1 – Determine the sustainability or otherwise of 2 different textile fibres.
2 – What is meant by “Design for disassembly”?
3 – Consider the environmental impacts of combining different fibres.
1 – Determine the sustainability of two different fabrics
Lyocell is a fabric better known by its brand name Tencel®.
Tencel Lyocell is an eco textile made from pulped Eucalyptus wood and it is the most environmentally friendly man-made cellulosic fibre available today. The fibre is produced using a Lyocell process in a similar way as other semi-synthetic natural fibres, such as Viscose bamboo fabric, but the Lyocell process used to make Eucalyptus Tencel is more benign and eco-friendly. As Lyocell is a cellulosic fibre it is therefore biodegradable, degrading completely in just eight days in waste treatment plants.
The wood is chipped and pulped, broken down to a cellulose solution which is then forced through spinnerets. The resulting long stringy fibres are then dried and spun up into a soft, lightweight and breathable fabric called Tencel. It’s derived from 100% FSC certified Eucalyptus trees and the fibre carries the Pan-European Forest Council (PEFC) quality seal.
Thinking about sustainability and environmental issues, the only chemical used in processing is amine oxide, used to digest the wood pulp and is non-toxic.The closed loop processing allows up to 99% of the chemical to be recovered and recycled therefore minimising the impact on the environment and conserving energy and water. Any waste products that are present in the air and water from the manufacturing process are minimal and considered harmless according to the MSDS (Material Safety Data Sheet)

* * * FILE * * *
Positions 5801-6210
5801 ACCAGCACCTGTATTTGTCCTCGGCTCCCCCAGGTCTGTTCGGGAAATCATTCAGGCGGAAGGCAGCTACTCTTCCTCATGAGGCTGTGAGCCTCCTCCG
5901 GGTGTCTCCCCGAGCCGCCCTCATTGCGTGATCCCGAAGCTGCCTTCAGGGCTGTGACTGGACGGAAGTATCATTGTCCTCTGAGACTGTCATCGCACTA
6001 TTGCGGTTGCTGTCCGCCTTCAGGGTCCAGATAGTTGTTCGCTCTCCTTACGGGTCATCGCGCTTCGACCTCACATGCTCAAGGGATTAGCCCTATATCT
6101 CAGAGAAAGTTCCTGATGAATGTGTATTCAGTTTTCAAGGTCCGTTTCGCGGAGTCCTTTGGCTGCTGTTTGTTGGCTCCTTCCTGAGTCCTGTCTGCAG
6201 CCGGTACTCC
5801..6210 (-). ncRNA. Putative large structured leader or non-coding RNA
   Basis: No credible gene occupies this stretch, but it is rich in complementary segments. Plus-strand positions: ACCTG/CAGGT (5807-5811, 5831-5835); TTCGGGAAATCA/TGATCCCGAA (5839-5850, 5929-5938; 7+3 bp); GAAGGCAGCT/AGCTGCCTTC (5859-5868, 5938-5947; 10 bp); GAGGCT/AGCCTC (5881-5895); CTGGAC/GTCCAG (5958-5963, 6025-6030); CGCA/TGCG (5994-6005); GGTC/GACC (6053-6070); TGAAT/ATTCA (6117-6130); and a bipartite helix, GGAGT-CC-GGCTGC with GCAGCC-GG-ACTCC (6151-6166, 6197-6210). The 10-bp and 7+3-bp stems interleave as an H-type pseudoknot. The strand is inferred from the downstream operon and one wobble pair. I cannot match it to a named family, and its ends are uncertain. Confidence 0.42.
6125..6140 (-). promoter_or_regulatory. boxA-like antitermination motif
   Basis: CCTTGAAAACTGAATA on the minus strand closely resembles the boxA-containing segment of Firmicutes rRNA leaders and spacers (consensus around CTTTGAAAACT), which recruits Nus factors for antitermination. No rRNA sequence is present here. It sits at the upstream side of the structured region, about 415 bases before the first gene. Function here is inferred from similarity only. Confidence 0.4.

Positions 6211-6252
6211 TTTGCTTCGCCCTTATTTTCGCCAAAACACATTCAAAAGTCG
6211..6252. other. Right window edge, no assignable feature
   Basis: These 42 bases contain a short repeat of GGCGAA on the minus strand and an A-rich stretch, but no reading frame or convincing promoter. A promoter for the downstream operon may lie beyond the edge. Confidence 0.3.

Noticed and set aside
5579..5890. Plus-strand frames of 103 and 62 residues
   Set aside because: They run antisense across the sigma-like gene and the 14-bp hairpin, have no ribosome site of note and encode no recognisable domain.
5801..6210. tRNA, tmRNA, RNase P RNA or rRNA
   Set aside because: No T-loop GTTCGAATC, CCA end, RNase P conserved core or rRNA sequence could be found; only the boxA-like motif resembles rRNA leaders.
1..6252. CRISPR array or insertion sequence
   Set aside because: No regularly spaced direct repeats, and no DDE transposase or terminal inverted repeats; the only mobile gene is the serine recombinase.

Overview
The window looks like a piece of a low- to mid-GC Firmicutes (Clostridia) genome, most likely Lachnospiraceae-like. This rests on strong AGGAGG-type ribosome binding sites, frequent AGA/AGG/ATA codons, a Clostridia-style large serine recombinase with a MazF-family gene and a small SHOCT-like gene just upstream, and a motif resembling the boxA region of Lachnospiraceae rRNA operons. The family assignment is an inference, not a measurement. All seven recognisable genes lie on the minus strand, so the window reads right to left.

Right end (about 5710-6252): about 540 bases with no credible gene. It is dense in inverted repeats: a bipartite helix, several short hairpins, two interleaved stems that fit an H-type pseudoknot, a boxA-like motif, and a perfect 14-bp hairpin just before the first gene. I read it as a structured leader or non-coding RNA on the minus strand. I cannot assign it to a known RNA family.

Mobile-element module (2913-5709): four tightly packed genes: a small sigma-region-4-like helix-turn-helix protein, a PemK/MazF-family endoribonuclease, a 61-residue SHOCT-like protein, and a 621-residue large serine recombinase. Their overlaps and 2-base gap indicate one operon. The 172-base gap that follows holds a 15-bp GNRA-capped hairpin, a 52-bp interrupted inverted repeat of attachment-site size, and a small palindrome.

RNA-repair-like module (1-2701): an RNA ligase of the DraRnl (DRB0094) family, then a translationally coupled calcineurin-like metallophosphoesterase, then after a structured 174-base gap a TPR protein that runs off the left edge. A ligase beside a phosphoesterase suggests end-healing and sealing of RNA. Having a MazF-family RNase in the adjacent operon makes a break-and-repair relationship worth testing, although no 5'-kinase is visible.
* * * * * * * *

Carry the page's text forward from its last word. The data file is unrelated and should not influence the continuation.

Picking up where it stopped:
As well as its eco-friendly manufacturing techniques the fabric is known for its outstanding physical characteristics – strength, durability, soft, excellent moisture absorbency, breathable, and is naturally hygienic as it inhibits the growth of bacteria.
In terms of clothing, Lyocell is available in different finishes ranging from a denim type material, a suede look (moleskin or peach skin) and can also be made to look like wool, cotton, rayon or poly/silk blends.
Hemp is an environmentally positive and versatile crop. It is natural, renewable, sustainable and eco-friendly. It is a highly productive, easy to cultivate, drought resistant and can be grown in most climates. Hemp is incredibly robust and some varieties are very hardy and able to thrive even in saline and heavily degraded soils. Hemp needs no pesticides because it is unpalatable to insects and it needs no herbicides because it grows so quickly and close together therefore preventing weeds from growing in the crop. Furthermore whilst growing it enriches the soil with its deep roots.